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CEP election analysis
Inequality: Are we really 'all in this together'?
Gabriel Zucman
April 2015
Paper No' CEPEA030:
Full Paper (pdf)

Tags: inequality; wages; wealth; taxes; #electioneconomics

The UK's top 1% have between 12.5% and 15.5% of all income. This is mid-way between the United States (20%) and Continental Europe (8%). This share has been rising steadily since the late 1970s, mainly due to labour income (wages), but also with a role for capital income (dividends, capital gains, etc.). In the global financial crisis of 2008-09 inequality fell, but has been stable since then. It is too soon to tell whether inequality will resume its rising trend as the economy fully recovers. Overall, coalition policies have been mainly regressive. Tax credit and benefit cuts took more away in the bottom half of the income distribution than they gained from higher income tax allowances.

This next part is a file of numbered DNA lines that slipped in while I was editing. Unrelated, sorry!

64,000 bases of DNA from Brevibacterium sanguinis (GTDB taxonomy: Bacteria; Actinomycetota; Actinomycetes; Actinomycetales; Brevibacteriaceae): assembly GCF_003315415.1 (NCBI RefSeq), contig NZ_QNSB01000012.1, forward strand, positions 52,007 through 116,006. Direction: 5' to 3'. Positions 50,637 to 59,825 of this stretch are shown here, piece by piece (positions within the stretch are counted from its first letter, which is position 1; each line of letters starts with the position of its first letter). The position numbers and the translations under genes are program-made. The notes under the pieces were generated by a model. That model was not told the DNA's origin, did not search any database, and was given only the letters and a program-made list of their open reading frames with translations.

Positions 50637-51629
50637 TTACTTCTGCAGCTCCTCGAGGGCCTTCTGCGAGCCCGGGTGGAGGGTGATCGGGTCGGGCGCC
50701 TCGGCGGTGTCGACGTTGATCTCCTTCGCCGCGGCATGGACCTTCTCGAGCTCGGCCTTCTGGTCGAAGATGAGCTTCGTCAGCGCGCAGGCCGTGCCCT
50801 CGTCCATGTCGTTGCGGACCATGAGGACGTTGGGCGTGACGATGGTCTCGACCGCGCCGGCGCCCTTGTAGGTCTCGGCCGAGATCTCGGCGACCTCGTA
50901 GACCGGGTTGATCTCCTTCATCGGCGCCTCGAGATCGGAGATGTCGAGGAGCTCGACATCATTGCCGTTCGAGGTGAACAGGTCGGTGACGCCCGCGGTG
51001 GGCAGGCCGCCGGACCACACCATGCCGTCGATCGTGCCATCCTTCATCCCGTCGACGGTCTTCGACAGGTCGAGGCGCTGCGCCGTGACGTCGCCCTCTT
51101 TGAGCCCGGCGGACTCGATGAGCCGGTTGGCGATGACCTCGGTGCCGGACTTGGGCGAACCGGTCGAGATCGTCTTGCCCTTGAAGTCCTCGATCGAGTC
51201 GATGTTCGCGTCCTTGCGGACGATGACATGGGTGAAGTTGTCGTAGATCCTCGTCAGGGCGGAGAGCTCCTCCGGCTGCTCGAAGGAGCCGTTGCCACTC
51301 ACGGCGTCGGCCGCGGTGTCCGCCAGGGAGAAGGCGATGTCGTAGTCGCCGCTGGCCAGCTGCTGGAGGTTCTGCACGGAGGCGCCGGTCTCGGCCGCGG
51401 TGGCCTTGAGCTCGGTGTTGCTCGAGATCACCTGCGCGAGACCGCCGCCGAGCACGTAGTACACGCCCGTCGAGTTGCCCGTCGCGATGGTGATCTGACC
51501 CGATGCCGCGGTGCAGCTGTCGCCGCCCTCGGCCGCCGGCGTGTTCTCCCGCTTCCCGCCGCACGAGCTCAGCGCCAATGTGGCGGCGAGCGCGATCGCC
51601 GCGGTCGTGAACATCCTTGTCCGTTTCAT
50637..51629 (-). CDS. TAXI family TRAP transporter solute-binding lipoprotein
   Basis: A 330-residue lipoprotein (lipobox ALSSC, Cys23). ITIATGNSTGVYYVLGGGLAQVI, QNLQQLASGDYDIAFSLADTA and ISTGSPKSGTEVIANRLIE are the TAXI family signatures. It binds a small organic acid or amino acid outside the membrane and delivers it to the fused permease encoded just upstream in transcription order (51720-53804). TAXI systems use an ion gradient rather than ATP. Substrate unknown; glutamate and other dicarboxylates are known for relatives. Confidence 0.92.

Looking forward, wealth will be increasingly important for inequality as it is rising faster than aggregate income, and the concentration of capital income is much greater than the concentration of labour income. To combat inequality, policy should be focused on wealth (in particular inheritance) taxation, closing loopholes for capital income (e.g., non-domiciled residents), and increasing skills, especially for the disadvantaged.